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ECONOMIC AFFAIRS SELECT COMMITTEE
9 May 2006
WTO MINISTERIAL CONFERENCE IN HONG KONG DECEMBER 2005: DEPUTY MINISTER BRIEFING
Chairperson: Ms N Ntwanambi (ANC)
Documents handed out:
G-20 Statement to the Trade Negotiating Committee
NAMA 11 Statement
The Deputy-Minister of Trade and Industry briefed the Committee on latest developments in the World Trade Organisation negotiation process. The deadline of the 30 April 2006 for full modalities for agriculture had been missed. Key issues and challenges were outlined. The process sought to reduce imbalances and inequities within the trade system. Trade distorting domestic support mechanisms were targeted for reduction. The developed countries sought greater access to developing world markets.
Members asked certain questions including the introduction of new forms of trade blockage, hidden agendas within the process, the role of the G20 countries, the position of the World Bank, the need for a common African position, how deadlocks were resolved and the role of civil society groups in advocacy.
Mr R Davies (Deputy-Minister of Trade and Industry) provided information on the latest developments in the trade negotiation process within the World Trade Organisation (WTO). The WTO Chairperson’s introductory statement and the G20 statement were provided. Full modalities in agriculture should have been in place by the 30 April 2006. The Doha round of trade talks could collapse if a breakthrough was not achieved by July 2006. Issues and challenges were outlined in the negotiating process. The focus was on reducing imbalances and inequities within the developing world sector. Export subsidies were an important component of the negotiations. An end-date should be determined for export subsidies. Different categories of domestic support had been identified that were trade distorting. Such support mechanisms would be reduced. The developed world tended to set tariff barriers for competitive products. A two-way process of demands would be maintained. The US wanted high tariffs in general for non-agricultural products to be reduced. Subsidies should have been removed at Hong Kong in December 2006. Tariffs would have to be reduced. The United States and the European Union request a more attractive offer from the advanced industrial countries. Agriculture was an important issue for the developing world. The EU might offer a new negotiating mandate pertaining to agricultural tariffs. Nedlac partners would be involved in discussions to determine acceptable tariff reductions.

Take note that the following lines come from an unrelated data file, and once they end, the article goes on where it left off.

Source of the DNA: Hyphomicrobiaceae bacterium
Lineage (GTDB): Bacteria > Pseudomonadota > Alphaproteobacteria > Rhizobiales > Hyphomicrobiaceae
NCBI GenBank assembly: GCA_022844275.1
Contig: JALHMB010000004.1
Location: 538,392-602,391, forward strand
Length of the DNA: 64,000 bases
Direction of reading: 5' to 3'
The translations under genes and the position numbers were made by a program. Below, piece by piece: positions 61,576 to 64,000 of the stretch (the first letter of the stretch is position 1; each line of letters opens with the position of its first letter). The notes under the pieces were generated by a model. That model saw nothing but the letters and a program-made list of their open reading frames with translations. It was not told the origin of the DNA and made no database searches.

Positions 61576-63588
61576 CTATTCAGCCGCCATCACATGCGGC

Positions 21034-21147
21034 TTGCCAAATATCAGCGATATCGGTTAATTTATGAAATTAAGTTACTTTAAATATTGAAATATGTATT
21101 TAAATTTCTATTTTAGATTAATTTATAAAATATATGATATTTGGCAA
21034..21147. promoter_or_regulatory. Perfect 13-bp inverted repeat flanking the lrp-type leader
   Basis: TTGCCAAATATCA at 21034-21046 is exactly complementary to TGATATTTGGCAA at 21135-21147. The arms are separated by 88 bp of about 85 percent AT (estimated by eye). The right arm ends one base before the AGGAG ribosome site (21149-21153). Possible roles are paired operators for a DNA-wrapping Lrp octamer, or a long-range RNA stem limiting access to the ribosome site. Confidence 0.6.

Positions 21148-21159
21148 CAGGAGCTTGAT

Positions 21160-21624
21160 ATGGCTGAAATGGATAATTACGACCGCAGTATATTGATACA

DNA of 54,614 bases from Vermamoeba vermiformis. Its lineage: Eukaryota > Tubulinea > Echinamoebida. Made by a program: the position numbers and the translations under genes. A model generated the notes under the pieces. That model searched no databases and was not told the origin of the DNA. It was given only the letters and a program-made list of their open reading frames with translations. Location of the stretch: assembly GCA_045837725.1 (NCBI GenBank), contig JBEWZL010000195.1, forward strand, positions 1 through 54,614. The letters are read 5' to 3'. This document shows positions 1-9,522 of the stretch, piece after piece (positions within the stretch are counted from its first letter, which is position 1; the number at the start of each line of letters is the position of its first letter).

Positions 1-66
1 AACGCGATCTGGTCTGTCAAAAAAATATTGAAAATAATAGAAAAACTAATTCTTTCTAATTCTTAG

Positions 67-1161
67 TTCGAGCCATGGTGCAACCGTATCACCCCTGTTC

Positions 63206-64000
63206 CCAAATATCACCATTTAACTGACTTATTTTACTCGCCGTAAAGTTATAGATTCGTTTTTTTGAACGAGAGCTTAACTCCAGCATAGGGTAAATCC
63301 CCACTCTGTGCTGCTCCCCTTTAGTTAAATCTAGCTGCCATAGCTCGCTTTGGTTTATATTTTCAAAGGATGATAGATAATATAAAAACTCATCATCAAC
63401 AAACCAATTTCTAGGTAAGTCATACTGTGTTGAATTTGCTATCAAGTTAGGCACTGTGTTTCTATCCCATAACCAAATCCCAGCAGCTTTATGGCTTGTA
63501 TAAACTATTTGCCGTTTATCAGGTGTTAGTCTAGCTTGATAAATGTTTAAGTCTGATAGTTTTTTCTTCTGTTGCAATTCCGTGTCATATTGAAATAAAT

Mr J Sibiya (ANC-Limpopo) noted the emergence of new blockages to free trade and asked whether a referee existed within the World Trade Organisation to monitor developments. Trade agreements should be based on mutually-beneficial agreements. Hidden rivalries and national interests appeared to plague the process.
Ms S Mabe (ANC-Free State) sought clarity on the role of the G20 countries in influencing policy developments within the WTO. Clarity was sought on the deadline for agricultural markets. She asked for a progress report on the intellectual property market negotiations.
Mr Hendricks asked whether the World Bank and the International Monetary Fund had hidden agendas in relation to developing countries.
Mr D Mkono (ANC-Eastern Cape) declared that Africa had to formulate a sound strategy to achieve optimal concessions at the WTO.